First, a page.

Each of them has their own problems. Pasha (Dmitry Maryanov) wants to enter the humanitarian institute and isn't going to lose his place because of the only B in mathematics. Vitya (Fedor Dunaevsky) wants to get at least a C in order to enter the college. Lala (Natalia Shchukina) supports her friends morally. The most evil and inhuman character is Volodya (Andrew Tikhomirnov). A son of a rich man, he seems to complain about nothing and be happy with everything. His place at MGIMO is guaranteed despite any exam results, and it's not clear what he is doing here at all. But his participation in the action is significant. It is this cynical major who proves that money and permissiveness turn a person into a monster. Using his leadership in the company, Volodya manages the entire process, coming up with more and more sophisticated ways to mock the teacher and achieve what they came for. This has become a game for him in which he isn't going to give up and wants to take away this ill-fated key at all costs, just to demonstrate his power.

There's too much hate and violence in this movie. Locked in a closed space and intoxicated by the possibility of success, teenagers behave more and more like animals and bring Yelena Sergeyevna to nervous exhaustion. Of course, their behavior is disgusting and causes only abhorrence, while you really empathize and pity Yelena Sergeyevna.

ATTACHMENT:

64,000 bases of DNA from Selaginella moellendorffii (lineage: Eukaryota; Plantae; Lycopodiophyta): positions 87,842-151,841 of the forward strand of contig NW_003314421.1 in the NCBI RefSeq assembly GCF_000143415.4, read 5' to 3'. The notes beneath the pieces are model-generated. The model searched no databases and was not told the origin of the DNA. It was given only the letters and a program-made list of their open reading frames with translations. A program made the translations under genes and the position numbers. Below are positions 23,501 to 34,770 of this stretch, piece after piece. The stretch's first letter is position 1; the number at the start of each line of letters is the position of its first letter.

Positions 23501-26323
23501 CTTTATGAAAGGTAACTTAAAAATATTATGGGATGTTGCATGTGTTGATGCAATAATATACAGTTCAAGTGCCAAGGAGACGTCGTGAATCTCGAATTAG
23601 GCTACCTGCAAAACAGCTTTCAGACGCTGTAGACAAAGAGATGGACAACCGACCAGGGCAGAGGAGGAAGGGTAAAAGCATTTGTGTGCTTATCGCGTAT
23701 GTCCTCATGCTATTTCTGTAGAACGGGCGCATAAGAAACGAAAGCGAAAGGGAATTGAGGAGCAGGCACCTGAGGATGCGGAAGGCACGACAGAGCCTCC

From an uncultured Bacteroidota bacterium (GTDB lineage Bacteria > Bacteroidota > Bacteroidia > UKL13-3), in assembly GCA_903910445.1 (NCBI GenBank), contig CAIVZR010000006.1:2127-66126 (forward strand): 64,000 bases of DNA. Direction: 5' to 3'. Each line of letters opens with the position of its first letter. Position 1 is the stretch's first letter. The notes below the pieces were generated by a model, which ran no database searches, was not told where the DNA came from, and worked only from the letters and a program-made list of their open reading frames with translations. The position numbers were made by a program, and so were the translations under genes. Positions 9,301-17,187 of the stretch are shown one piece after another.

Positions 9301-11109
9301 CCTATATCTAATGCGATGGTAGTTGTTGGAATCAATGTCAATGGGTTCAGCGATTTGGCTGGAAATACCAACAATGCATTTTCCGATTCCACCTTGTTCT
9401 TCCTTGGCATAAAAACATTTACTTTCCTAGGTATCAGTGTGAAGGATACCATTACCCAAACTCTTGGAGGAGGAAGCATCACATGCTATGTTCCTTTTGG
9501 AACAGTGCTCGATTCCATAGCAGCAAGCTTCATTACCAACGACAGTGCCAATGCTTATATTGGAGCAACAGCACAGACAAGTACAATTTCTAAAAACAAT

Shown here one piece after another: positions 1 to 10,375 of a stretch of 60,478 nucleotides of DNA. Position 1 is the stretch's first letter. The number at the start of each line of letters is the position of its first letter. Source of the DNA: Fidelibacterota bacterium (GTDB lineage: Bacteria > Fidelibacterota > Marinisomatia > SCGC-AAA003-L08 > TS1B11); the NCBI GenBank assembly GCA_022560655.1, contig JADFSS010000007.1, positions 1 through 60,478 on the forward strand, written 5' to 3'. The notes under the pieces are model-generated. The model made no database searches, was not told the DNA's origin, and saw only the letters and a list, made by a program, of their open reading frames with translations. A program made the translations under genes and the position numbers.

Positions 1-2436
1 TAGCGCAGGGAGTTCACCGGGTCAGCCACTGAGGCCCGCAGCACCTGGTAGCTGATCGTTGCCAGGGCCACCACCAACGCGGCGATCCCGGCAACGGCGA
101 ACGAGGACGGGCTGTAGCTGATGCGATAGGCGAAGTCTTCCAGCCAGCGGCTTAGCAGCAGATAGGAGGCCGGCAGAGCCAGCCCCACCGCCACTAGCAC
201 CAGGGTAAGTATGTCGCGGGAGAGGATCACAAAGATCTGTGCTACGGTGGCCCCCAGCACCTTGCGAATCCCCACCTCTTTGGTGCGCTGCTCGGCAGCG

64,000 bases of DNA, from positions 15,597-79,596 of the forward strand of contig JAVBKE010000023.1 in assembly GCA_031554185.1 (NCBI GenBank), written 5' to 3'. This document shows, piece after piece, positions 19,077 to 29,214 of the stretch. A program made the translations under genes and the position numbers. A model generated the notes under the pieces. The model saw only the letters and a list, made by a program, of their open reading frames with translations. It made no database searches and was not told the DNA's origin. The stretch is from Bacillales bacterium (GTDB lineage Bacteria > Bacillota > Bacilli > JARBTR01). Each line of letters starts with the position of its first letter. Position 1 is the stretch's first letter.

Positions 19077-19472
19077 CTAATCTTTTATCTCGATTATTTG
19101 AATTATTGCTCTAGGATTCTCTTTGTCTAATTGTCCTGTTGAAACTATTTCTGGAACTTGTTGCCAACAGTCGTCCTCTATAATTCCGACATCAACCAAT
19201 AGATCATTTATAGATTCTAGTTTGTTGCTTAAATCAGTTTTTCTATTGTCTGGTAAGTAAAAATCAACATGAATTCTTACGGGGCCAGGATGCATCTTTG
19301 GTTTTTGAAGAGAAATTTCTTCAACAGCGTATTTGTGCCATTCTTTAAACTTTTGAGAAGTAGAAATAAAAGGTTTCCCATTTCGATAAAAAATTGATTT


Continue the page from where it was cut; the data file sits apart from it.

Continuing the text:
Strangely, there are no right or guilty characters in the film. Teenagers have become such beasts because they are tired of living in a country where everything is ruled by connections and corruption, where people make ends meet and can't even buy good clothes. They are trying to prove to Yelena Sergeyevna that her impoverished life isn't normal. They want to live in a different way, in a free and fair country. They no longer need the communist fairy tales that Yelena Sergeyevna has been believing in for her entire life. And they've got a point. By that time, the Soviet ideology had really outlived its usefulness and the country needed to change. But still Yelena Sergeyevna has a huge advantage over the guys. No matter what, she remains a human. Kindness, honor and dignity are core values for her. But, unfortunately, the new society practically doesn't need such highly moral people.